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Folklorist Harry Oster’s collection of 1950s-60s folk music ranges from English folksongs in Iowa to Delta country blues

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University of Iowa English professor Harry Oster with folk musicians, 1960s
Folklorist Harry Oster (1923-2001), an English professor at the University of Iowa, with folk musicians, 1960s. Credit: F.W. Kent Collection, Iowa Digital Library/Dept. of Special Collections, University of Iowa Libraries.

During a recent trip to the University of Iowa at the invitation of the Digital Studio for Public Arts and Humanities, I took the opportunity to show off some of our recently digitized recordings made by folklorist Harry Oster (1923-2001), who was on the English faculty at Iowa for 30 years.

The American Folklife Center Archive holds about 11 hours of songs and stories recorded by Oster in Iowa, Louisiana, and Mississippi from March 11, 1957 through November 12, 1966. The collection (AFC1967/003) includes spirituals, hymns, and bible tales; blues, boogie woogie, work songs, field hollers, bawdy songs, folk tales, cante fable, rhymes, street cries, ballads, folksongs, parodies, nonsense songs, lullabies, jokes and recitations from African American, Anglo American, German American, and French-speaking Creole performers. In addition to unaccompanied vocals, the collection features guitar, harmonica, piano, accordion, washboard, hammered dulcimer, and glockenspiel. The balance of his collection is held by the Arhoolie Foundation in El Cerrito, California. For a time, Oster ran his own record label, Folk-Lyric, which he sold to Arhoolie Records in the 1960s.

In the late 1950s, while teaching at Louisiana State University, Oster went with jazz historian Richard B. Allen to the Louisiana State Penitentiary, also known as Angola prison, and recorded several blues singers, most notably Robert Pete Williams. Oster’s book Living Country Blues, published in 1969, became a landmark in its field. Also in the 1960s, Oster took a position teaching English at Iowa. His work in Iowa City not only included occasional collecting, but also co-founding the Old Time Fiddlers Picnic with Art Rosenbaum as well as co-authoring the Penguin Dictionary of American Folklore.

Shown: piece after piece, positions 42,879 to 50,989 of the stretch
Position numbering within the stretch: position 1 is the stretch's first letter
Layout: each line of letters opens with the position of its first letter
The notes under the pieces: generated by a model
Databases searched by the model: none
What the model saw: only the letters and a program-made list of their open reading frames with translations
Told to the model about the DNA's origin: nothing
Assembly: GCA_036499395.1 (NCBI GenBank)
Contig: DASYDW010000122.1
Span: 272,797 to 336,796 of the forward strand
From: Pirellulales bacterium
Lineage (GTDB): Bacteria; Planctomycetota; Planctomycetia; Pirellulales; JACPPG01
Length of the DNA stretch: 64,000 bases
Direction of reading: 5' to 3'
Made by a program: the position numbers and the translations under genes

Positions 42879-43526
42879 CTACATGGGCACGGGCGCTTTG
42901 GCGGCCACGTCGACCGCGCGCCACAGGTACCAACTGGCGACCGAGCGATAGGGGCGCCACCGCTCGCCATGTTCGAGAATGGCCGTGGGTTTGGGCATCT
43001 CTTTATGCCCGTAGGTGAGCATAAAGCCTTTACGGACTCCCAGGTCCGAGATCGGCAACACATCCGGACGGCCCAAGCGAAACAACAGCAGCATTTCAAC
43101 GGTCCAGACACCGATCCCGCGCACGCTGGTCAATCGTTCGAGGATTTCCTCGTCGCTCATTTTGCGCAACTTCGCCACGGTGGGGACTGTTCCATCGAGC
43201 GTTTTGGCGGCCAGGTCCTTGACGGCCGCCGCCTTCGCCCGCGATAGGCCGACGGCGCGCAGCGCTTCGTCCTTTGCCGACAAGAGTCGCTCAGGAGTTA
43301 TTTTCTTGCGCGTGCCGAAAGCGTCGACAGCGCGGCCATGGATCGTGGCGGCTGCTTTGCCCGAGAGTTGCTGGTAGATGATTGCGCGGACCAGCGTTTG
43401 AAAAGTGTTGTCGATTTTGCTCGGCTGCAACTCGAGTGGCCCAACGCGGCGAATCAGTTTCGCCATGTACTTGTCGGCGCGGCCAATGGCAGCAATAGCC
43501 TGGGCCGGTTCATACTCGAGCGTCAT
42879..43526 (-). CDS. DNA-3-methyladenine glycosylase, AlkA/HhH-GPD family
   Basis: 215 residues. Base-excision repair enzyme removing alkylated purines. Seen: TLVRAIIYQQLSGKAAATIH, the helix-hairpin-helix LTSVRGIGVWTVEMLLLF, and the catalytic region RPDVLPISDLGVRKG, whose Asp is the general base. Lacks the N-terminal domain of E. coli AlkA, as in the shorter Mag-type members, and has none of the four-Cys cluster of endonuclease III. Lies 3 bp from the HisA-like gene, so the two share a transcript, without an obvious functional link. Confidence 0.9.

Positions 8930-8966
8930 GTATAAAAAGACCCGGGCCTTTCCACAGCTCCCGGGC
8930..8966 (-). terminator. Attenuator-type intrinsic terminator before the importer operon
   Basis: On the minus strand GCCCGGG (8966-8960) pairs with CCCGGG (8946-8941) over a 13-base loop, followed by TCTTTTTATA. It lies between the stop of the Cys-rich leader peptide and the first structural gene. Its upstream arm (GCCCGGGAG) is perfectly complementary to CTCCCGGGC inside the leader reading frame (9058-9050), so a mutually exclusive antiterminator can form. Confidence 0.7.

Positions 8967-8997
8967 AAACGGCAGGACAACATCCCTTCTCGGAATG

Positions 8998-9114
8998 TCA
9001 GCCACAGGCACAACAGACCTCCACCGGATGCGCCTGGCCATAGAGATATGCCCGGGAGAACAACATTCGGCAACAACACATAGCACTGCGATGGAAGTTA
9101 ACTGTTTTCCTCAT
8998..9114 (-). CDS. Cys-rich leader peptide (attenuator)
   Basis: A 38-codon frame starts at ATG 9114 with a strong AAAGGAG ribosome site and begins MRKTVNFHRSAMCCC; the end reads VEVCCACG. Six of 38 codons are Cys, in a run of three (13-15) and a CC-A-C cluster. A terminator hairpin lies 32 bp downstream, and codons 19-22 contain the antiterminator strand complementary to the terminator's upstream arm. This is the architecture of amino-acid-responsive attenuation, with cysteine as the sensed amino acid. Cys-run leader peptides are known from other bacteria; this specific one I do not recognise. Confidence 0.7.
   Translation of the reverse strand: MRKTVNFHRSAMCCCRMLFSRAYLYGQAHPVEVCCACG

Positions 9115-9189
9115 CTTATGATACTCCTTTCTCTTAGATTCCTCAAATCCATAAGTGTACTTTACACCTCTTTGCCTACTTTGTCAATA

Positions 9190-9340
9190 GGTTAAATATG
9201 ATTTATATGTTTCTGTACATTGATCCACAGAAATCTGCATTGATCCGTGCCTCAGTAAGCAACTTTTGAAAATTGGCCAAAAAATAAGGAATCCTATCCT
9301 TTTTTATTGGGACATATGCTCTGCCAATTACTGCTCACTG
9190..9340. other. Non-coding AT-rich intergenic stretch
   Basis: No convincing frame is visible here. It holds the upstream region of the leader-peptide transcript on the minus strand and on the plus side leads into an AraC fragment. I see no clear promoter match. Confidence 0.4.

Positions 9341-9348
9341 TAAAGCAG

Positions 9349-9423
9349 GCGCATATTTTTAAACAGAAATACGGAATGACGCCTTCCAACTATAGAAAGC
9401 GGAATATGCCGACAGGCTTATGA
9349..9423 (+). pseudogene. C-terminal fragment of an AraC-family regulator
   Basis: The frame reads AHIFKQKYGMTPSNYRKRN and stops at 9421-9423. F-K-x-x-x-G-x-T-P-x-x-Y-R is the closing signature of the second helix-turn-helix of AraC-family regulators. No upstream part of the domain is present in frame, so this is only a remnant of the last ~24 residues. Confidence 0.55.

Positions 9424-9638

Here are just three examples from Oster’s collection to provide a sense of the range:

Herman E. Johnson, “She Had Been Drinkin’ Blues” (recorded April 14, 1960)—Herman E. Johnson, born in 1902, from Scotlandville, Louisiana. This is from one of ten tapes contained blues, Cajun and Creole music, religious songs and stories, spirituals, and work songs recorded in Baton Rouge, Napoleonville, and Scotlandville, Louisiana. Included in this group are recordings made at the Louisiana State Penitentiary, also known as Angola. It was there he “discovered” Robert “Pete” Williams, a Country bluesman and musician who went on to some acclaim.

Laura Browne, rhymes and songs (recorded May 28, 1965)—This clip is from Oster’s 1960s collecting effort that includes recording at Amana Oktoberfest, a dulcimer player, Truman Fass, in North English, Iowa, among others. Laura Browne was originally from Van Wert, in south-central Iowa. This is an excerpt from recordings made May 28, 1965. She sang 49 songs, 7 rhymes and recited two stories for Oster that she learned from her mother. Brown was included on the 24-track Folk Voices of Iowa , which featured cuts from Iowans of Czech, Norwegian, German, Amanite, Mennonite, Amish, Dutch, Mesquakie, and Scots-Irish descent.

Son House, classroom interview (recorded April 24, 1965)—This recording is from an interview Oster conducted with the famous Delta blues musician Son House made in a University of Iowa classroom. On the full recording, House tells stories about life as a musician, Bayou folktales, alligators and snakes, selling moss and other stories from his life. Harry knew a lot of famous country bluesman and would line up performing gigs for them in Iowa City. One of House’s stories recorded in Iowa City was included in Oster’s articles about African-American folktales.


  1. Nicki,

    Thank you so much for embedding the recordings into your blog post and for sharing some of Folklife’s musical treasures online.

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